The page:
|First 4 finals lost||Andy Murray|
|Grand Slam tournaments||Time Span||Records at each Grand Slam tournament||Players matched||Refs|
|Australian Open||1989–1991||3 consecutive finals||Mats Wilander
|US Open||1982–1989||8 consecutive finals||Stands alone|||
|US Open||1982–1989||8 finals overall||Pete Sampras|||
|US Open||1982–1989||5 runner-up finishes||Stands alone|||
|US Open||1985–1986||26 consecutive sets won||Stands alone|||
|US Open||1985||Won title after losing first three finals||Stands alone|
|Time span||Other selected records||Players matched|
|Year-End Championship[a] records|
|1980–1988||12 combined WCT and GP finals overall||John McEnroe|
|1980–1988||17 combined WCT and GP semifinals overall||Stands alone|
|1980–1989||50 combined WCT and GP match wins overall||Stands alone|
|1980–1989||18 combined WCT and GP appearances overall||John McEnroe|
|1985–1987||3 consecutive titles||Ilie Năstase|
|3 GP titles won without losing a set||Stands alone|
|1980–1988||9 finals overall||Roger Federer|
|1980–1988||9 consecutive finals||Stands alone|
|1980–1991||12 semifinals overall||Roger Federer|
|1980–1991||12 consecutive semifinals||Stands alone|
|1985–1987||14 consecutive match wins||Roger Federer|
|1981–1983||66 consecutive carpet court match victories||John McEnroe|
|1981–1983||18 consecutive finals||Stands alone|
|1981–1982||8 consecutive titles||John McEnroe|
|1982–1989||5 years with match winning percentage of 90%+ (417–36)||Stands alone|
|1982||9 carpet court titles in 1 season||Stands alone|
|1983–1993||5 Tokyo Indoor titles||Stands alone|
|1980–1989||6 Canadian Open titles||Stands alone|
|1981–1983||7 consecutive match wins against World No 1||Stands alone|
- ITF World Champion: 1985, 1986,1987, 1990.
- ATP Player of The Year: 1985, 1986, 1987.
- ATP Most Improved Player: 1981.
- Tennis magazine named him as one of the ten greatest tennis players since 1966, calling him "the game's greatest overachiever" and emphasizing his importance in the game's history. In his book Modern Encyclopedia of Tennis, Bud Collins included Lendl in his list of the 21 greatest men's tennis players for the period from 1946 through 1992.
- In July 1986 DPR Korea issued a postage stamp depicting Ivan Lendl in play.
- An account of Lendl's dramatic exit from the 1989 French Open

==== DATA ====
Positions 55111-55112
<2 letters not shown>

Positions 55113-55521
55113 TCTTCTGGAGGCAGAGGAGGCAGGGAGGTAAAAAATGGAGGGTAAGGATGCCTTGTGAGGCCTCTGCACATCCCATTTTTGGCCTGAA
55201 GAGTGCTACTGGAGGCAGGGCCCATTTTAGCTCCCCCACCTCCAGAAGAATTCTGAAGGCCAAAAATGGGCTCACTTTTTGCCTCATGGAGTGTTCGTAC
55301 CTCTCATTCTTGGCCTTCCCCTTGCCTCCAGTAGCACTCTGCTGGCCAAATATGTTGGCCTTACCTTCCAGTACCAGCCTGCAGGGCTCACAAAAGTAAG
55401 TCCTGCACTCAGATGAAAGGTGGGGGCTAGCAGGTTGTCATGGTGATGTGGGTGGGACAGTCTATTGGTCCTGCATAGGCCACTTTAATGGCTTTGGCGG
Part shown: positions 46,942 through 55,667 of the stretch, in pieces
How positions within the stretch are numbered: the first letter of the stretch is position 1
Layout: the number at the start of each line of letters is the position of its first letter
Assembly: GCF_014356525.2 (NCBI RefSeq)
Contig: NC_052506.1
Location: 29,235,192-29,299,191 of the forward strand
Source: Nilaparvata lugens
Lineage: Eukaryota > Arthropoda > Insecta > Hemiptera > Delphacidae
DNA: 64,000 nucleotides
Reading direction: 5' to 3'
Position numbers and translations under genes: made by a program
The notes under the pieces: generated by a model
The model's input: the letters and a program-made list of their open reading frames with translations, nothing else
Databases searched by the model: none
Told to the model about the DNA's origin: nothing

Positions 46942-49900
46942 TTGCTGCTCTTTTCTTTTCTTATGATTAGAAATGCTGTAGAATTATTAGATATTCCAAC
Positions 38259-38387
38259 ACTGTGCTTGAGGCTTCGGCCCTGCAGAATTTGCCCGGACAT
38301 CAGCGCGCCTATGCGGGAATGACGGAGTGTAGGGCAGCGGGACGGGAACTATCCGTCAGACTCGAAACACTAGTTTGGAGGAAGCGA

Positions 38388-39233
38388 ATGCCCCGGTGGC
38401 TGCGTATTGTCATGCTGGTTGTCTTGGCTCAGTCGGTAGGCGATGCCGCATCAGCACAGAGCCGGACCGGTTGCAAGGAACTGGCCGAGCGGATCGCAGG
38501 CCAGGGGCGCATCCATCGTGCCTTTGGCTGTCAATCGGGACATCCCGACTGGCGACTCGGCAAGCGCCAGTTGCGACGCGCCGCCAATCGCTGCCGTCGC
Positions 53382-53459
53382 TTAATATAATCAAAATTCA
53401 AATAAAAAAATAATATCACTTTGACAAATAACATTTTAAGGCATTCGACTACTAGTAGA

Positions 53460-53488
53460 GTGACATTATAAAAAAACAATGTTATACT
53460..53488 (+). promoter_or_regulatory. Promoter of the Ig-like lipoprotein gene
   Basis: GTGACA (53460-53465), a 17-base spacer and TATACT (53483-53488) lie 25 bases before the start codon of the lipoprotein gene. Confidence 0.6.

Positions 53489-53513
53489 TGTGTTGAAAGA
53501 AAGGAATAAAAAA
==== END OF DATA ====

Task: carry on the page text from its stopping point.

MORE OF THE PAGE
- Lendl–McEnroe rivalry
- Lendl–Wilander rivalry
- List of ATP number 1 ranked singles players
- Tennis male players statistics
- World number 1 male tennis player rankings
- Tennis records of All Time - Men's Singles
- Tennis records of the Open Era – Men's Singles
- Known as "Masters Grand Prix" (1970–1989) and "ATP Tour World Championships" (1990–1999).
- Potter, Jerry (December 7, 2006). "Fatherhood, golf keep Lendl busy - USATODAY.com". USA Today. Retrieved July 25, 2012.
He lives with his family in Florida, splitting time between Vero Beach and Bradenton
- "Top 10 Men's Tennis Players of All Time". Sports Illustrated. Retrieved September 23, 2010.
- "1,000th win for Roger Federer as he takes Brisbane title".
- "Lendl's bid to get U.S.citizenship earlier denied". The New York Times. September 6, 1988. Retrieved June 25, 2007.
- "Lendl becomes U.S.citizen". The New York Times. July 8, 1992. Retrieved June 28, 2007.
- "Lendl gets married". The New York Times. September 19, 1989. Retrieved June 25, 2007.
- De Jonge, Peter (June 20, 2012). "Can Ivan Lendl Lead Andy Murray to Tennis Greatness?". New York Times. Retrieved June 23, 2012.
- "Gator Women's Golf Roster/Bios". GatorZone.com. Retrieved September 12, 2013.
- "Gator Women's Golf Roster/Bios". GatorZone.com. Retrieved September 12, 2013.
- "2012-13 Women's Golf Roster". Rolltide.com. Retrieved September 12, 2013.
- Willoughby, Ian (April 30, 2013). "Lendl: Mucha is only artist that interests me". Radio Prague. Retrieved August 1, 2013.
- WILLIAM GRIMES (September 10, 1993). "Posters: Populist Art For the Collector". New York Times. Retrieved September 12, 2013.
- "Connors beats Lendl in the final of the Sun City round robin exhibition tournament". New York Times. July 11, 1983. Retrieved June 28, 2007.
- "SPORTS PEOPLE; Lendl Suspended". Czechoslovakia: New York Times. July 16, 1983. Retrieved September 12, 2013.
- "Chronic back problems bring an end to Lendl's career". New York Times. December 21, 1994. Retrieved April 1, 2008.
- Fishpool, Nick (May 21, 2012). "Lendl takes to court at ITF Pro Circuit event in Prague". ITFTennis.com. Retrieved May 22, 2012.
- "Andy Murray appoints Ivan Lendl as his new coach". BBC Sport. December 31, 2011. Retrieved January 3, 2012.
- Ornstein, David (September 8, 2012). "Andy Murray beats Tomas Berdych to reach US Open final". BBC Sport. Retrieved September 8, 2012.
- Clarey, Christopher (July 8, 2012). "Federer Beats Murray, and Britain, for Seventh Wimbledon Title". The New York Times. Retrieved July 9, 2012.
The only other man in the Open era to lose his first four major finals is Ivan Lendl...
- "Grand Slam History". ATP World Tour. Retrieved June 10, 2012.
- "US Open Singles Record Book". US Open. Archived from the original on September 1, 2012. Retrieved August 26, 2012.
- "Ivan Lendl Player Profile – Activity". ITF Tennis. Retrieved July 16, 2012.
- "40 Greatest Players of the Tennis Era". Tennis magazine. Archived from the original on November 12, 2006.
- USSR Philately (in Russian) (Moscow) (4): cover's 4th page. April 1991. ISSN 0130-5689. Missing or empty
|title=(help) – photo of this postage stamp
- Jiri Janousek, Pavel Vitous (1990). Ivan Lendl. Lidove nakladatelstvi, Praha, Czechoslovakia. ISBN 80-7022-088-0.
- Ivan Lendl, George Mendoza (1986). Hitting Hot: Ivan Lendl's 14-days Tennis Clinic. Random House, Inc., New York. ISBN 0-394-55407-8.
|Wikimedia Commons has media related to Ivan Lendl.|
- Ivan Lendl at the Association of Tennis Professionals
- Ivan Lendl at the International Tennis Federation
- Ivan Lendl at the Davis Cup
- Ivan Lendl at the International Tennis Hall of Fame